What's the Wright move?
What's a hard-nosed, highly skilled pound-for-pound veteran to do when he can't get a fight? Winky Wright's plight is a classic case of the counterpuncher's conundrum.
Updated: January 28, 2008, 9:51 AM ETBy Eric Raskin | ESPN.com
Al Bello/Getty ImagesWright's penchant for taking care of business in the ring makes it hard for him to land fights.Call it the counterpuncher's conundrum: If an opponent won't come to you, you can bore everybody stiff waiting, or you can suck it up and go to him. Winky Wright is, by nature, a counterpuncher. He doesn't just put the earmuffs on; his guard is like a full ski mask: high, tight and nearly impenetrable, designed to pick the other man's punches off until Wright is ready to throw counter shots. Like any good counter-punching artist, Wright turns his opponent's attacks into his own offensive opportunities. But the former undisputed junior middleweight champion has shown he can take the fight to his opponent when he has to. Wright pressed forward in his 1999 fight with Fernando Vargas. He brawled in '03 with the overmatched Angel Hernandez. He followed Jermain Taylor to the ropes in '06, doing his best work when he chose to lead rather than counter. And when he fought fellow boxer/counterpuncher Bernard Hopkins last July, there was no mistaking who forced the fight. Wright came forward, doing his part to make a dreadful chess match a little more palatable. But he paid the price for straying from his natural counter-punching tendencies; Hopkins landed the cleaner blows and won a unanimous decision.
It marked Wright's first defeat in nearly eight years. And six months later, it's becoming apparent just how damaging that loss was to his career. Every mainstream name at or around Wright's weight has found himself a big-money dance partner for '08. Roy Jones and Felix Trinidad boogied two Saturdays ago to the sweet sounds of cash registers opening and closing. Kelly Pavlik will cut a rug -- and his pay-per-view teeth -- against Taylor in three weeks. Hopkins and Joe Calzaghe will hit the floor to make each other hit the canvas on April 19. And Oscar De La Hoya and Floyd Mayweather are lined up for a Sept. 13 rematch to last year's record-smashing waltz. Winky, it seems, is the odd man out. He's spent six months on the sidelines, has nothing lined up and doesn't appear to have much hope of landing a bout with any of the aforementioned stars any time soon. He's faced with the counterpuncher's conundrum all over again: Do I wait for one of these big fights to come to me, or do I move forward and make something happen? In other words, does Wright have to take a step back and a step down, fight a nonsuperstar and get a new winning streak going in order to position himself for the fights he really wants?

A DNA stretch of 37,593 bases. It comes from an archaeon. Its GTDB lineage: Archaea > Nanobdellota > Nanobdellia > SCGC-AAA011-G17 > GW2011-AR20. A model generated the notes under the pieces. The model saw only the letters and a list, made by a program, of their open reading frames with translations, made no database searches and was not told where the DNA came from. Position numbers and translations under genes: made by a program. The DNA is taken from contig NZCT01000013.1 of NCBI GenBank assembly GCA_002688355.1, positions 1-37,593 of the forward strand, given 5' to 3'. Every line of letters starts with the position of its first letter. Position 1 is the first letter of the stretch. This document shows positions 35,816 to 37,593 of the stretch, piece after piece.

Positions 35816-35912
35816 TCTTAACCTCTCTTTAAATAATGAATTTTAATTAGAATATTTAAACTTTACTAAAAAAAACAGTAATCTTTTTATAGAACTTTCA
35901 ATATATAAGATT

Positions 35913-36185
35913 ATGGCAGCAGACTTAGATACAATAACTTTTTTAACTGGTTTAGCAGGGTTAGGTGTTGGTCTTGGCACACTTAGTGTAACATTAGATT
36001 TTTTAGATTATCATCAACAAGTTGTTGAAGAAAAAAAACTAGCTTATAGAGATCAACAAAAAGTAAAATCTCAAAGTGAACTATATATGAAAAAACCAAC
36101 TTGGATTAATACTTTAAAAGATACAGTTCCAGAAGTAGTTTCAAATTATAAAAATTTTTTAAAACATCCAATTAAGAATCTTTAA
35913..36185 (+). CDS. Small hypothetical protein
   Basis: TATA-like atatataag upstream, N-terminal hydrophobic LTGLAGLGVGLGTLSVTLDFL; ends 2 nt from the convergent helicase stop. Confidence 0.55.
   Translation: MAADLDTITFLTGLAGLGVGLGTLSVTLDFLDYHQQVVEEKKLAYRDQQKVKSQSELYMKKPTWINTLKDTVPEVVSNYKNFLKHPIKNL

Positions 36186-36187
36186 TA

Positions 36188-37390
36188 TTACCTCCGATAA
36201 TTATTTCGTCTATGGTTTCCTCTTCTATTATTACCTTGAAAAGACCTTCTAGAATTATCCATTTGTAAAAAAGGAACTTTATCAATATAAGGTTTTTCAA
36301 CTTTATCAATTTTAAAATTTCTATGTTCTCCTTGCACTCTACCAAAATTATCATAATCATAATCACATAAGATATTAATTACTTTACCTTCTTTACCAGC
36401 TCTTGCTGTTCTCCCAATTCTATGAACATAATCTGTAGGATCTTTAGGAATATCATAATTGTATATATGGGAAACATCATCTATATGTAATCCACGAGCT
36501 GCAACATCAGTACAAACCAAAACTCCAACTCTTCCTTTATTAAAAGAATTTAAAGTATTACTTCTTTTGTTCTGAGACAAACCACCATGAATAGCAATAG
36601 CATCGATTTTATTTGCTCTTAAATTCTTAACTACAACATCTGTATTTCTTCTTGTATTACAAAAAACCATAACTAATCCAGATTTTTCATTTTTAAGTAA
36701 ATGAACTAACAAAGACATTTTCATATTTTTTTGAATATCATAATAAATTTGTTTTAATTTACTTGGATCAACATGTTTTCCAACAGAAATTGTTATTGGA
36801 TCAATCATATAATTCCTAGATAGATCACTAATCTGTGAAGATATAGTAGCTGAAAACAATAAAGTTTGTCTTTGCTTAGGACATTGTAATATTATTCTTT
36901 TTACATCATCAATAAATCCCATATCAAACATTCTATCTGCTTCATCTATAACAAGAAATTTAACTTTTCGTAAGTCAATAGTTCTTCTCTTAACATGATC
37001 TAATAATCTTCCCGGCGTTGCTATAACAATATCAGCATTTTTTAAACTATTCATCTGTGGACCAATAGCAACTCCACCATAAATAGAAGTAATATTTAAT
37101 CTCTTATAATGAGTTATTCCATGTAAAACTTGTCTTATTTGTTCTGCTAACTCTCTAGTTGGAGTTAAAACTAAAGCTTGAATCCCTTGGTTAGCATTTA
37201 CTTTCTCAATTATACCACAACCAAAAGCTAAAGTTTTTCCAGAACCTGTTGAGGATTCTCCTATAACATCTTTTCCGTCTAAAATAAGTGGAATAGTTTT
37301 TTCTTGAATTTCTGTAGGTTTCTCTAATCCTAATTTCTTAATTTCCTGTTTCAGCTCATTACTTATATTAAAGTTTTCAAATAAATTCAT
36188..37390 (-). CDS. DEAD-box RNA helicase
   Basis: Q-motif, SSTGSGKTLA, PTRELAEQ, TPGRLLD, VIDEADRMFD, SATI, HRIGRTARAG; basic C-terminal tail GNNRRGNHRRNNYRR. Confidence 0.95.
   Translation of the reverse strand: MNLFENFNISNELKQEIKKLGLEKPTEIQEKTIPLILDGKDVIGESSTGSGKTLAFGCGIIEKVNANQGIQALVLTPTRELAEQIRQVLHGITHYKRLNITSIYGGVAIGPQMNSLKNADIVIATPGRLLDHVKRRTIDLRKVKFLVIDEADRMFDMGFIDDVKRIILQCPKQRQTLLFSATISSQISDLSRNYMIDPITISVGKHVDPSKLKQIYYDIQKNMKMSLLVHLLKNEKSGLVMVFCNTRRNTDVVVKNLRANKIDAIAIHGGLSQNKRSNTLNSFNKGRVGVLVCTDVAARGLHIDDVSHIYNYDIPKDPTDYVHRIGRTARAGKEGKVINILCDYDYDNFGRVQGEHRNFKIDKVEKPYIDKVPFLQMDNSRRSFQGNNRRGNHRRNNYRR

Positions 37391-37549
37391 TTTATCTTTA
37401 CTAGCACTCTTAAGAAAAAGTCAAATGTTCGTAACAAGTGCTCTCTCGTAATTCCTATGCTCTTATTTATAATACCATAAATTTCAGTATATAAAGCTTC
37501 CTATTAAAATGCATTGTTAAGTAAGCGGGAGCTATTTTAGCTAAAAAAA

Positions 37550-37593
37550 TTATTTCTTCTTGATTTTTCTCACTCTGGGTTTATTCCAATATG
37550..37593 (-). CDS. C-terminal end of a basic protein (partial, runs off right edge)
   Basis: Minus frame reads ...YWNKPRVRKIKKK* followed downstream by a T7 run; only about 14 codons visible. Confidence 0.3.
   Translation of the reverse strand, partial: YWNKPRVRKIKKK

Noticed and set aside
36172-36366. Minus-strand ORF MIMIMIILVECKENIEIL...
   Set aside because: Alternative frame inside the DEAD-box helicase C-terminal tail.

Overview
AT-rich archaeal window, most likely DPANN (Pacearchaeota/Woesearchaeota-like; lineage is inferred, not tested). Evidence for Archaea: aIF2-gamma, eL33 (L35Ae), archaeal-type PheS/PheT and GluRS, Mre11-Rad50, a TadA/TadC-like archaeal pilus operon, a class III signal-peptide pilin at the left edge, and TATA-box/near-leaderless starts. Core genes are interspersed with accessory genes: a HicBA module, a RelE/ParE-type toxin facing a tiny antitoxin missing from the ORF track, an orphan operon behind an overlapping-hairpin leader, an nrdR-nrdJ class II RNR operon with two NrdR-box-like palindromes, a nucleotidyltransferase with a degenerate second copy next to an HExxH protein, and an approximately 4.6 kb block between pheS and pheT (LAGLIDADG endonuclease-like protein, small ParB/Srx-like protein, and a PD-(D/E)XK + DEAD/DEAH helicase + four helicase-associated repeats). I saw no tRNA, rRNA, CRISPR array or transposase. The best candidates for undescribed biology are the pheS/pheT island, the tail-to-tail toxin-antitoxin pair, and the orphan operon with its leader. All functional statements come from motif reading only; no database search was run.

Ethan Miller/Getty ImagesWright's impentrable defense and high guard gave Hopkins, left, all he could handle for 12 rounds.
I have nobody that wants to fight me because they know they're in for a tough fight. They're ducking me, they don't want to fight. That's why I'm left out.
-- Winky Wright, on why it's so difficult for him to secure a fight
Wright fought in France, Monaco, Germany, Argentina, England and South Africa trying to make a name for himself in the '90s. To an extent, it worked, and he reaped the benefits in the 2000s. But it's a lot to ask of any man to expect him to go the road-warrior route for a second time, a full decade after he thought he was done with it. That rules out fights with the likes of Kessler, Abraham or Felix Sturm. And a semi-intriguing fight against Vernon Forrest is out of the question because Wright considers Forrest his friend. For the same reason, he isn't interested in facing Jones. ("Then he's got too many friends," Merchant quipped.) The obvious advice is to tell Winky to take a fight on Versus or ESPN2 against a nondescript opponent, get a new winning streak started and remain on the superstars' radar. It may even be advisable for him to tank it a bit and look like a faded fighter, improving the apparent risk-to-reward ratio for potential opponents. That's the obvious advice. It doesn't mean it's the right advice. The last time everyone told a big-name, veteran fighter that he was mismanaging his career, it was Hopkins, who was 36 when he scored his breakout victory over Trinidad. "The Executioner" followed that up by fighting Carl Daniels, sitting out for 13 months and then tanking at the box office in his hometown against Morrade Hakkar. The supposed mismanagement worked out brilliantly when Hopkins landed a fight with De La Hoya soon after that paid $14 million. Maybe, like Hopkins, Wright will find opportunity by going against conventional wisdom. It's not easy to win a fight backing up. But the most skilled of counterpunchers can do it. Eric Raskin is a contributing editor and former managing editor of The Ring magazine.
Mark Thompson/Getty ImagesWright, seen here celebrating after defeating Steve Foster, left, in England, is adamant that his days of trotting the globe in hopes of securing a big fight are over.
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